Deobfuscating the Latest Maldocs

The constant barrage of malicious emails seeping into your users’ inboxes appear to be coming from Emotet, Hancitor, and Trickbot. Here are charts from Recorded Future showing cyber attacks from each of them. Emotet shows a huge bump in mid February, Hancitor takes over in early March, then Trickbot makes its presence known in late March.

I wanted to see how cybercriminals were obfuscating their maldocs so I pulled down infected documents from Brad’s website, Malware Traffic Analysis. What I’m after are the URLs hidden inside the maldocs (or it could be malware callbacks) so they can be blocked at the gateway or used to detect computer infections.

Let’s start off with Trickbot then move on to Emotet and Hancitor.

Trickbot Maldoc
After opening the document, I notice the macros button is dimmed…so no macro?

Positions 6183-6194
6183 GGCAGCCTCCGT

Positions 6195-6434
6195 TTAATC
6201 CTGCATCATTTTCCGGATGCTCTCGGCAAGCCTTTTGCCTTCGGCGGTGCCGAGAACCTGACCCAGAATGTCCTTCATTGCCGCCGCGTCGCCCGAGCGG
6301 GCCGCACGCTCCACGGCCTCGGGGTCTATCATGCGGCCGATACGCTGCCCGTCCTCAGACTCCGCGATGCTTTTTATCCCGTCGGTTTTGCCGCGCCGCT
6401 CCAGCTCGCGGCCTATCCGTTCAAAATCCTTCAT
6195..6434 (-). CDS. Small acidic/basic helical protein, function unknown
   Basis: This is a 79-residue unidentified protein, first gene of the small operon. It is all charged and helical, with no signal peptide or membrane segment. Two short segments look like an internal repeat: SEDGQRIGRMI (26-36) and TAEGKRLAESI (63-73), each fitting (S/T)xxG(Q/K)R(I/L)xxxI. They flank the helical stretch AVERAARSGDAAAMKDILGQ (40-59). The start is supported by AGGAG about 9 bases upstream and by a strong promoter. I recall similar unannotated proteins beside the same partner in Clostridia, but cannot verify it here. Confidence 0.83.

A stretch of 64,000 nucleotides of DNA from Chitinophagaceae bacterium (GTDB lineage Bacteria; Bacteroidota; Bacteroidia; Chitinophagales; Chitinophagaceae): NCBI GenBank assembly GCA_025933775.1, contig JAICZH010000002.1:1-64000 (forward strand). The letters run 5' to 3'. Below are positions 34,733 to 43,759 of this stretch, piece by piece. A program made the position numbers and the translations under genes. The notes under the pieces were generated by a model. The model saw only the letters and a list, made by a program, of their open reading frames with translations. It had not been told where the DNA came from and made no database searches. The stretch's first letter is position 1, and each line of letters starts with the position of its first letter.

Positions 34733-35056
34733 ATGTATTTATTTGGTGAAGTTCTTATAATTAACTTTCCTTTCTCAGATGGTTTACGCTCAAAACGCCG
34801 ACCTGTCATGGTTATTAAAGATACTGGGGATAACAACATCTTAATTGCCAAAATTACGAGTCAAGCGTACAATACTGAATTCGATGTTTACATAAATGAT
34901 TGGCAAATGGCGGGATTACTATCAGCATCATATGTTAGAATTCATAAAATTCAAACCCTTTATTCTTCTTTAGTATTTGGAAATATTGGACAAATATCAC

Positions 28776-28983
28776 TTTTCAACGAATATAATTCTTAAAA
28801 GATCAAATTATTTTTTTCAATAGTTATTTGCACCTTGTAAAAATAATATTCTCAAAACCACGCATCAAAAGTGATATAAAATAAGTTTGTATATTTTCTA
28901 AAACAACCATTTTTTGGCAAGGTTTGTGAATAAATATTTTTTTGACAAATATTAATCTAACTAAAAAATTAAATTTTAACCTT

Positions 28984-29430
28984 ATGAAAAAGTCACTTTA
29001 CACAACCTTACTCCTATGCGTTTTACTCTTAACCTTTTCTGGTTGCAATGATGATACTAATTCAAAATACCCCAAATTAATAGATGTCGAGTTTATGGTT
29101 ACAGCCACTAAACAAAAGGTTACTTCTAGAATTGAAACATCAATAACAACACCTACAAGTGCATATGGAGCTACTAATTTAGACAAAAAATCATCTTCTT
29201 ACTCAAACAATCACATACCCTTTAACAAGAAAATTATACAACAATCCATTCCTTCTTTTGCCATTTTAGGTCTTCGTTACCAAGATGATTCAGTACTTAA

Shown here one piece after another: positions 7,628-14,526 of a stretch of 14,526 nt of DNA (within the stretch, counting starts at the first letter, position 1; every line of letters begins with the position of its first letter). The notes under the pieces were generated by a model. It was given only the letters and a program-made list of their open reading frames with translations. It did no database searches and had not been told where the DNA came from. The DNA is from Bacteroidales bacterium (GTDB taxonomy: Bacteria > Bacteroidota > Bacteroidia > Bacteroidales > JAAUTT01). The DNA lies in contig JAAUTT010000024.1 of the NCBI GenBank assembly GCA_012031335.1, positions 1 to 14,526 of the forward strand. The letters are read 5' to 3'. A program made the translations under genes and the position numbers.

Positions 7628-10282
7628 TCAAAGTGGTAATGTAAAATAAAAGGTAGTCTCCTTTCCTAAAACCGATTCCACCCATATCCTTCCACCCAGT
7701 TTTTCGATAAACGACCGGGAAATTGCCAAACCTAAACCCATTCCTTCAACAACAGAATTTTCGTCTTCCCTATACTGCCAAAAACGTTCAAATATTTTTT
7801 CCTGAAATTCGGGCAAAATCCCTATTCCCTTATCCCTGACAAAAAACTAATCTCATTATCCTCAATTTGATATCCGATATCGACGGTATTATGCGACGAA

They’re using a known trick to disable the button but the macros are definitely there.

You can step through the VBA code and watch as it builds up the final script by decoding its pieces. For a lot of these scripts, you can search for “run” (another good search term is “shell”) and you might be able to find the point where the final script gets executed. We can see the “CallByName” method so it’s executing the code stored in that long variable.

Let me add a breakpoint there and dump the value of the variable which turns out to be a PowerShell script.

The PowerShell script isn’t obfuscated so I can get the URLs which is what I was after. Done!

Emotet Maldoc
Now let’s analyze Emotet’s maldoc.

In the “AutoOpen” function, I can already see the “run” method so I don’t need to search for that. I’m interested in the variable at the end of the run line. Let me dump the variable out and put a breakpoint there.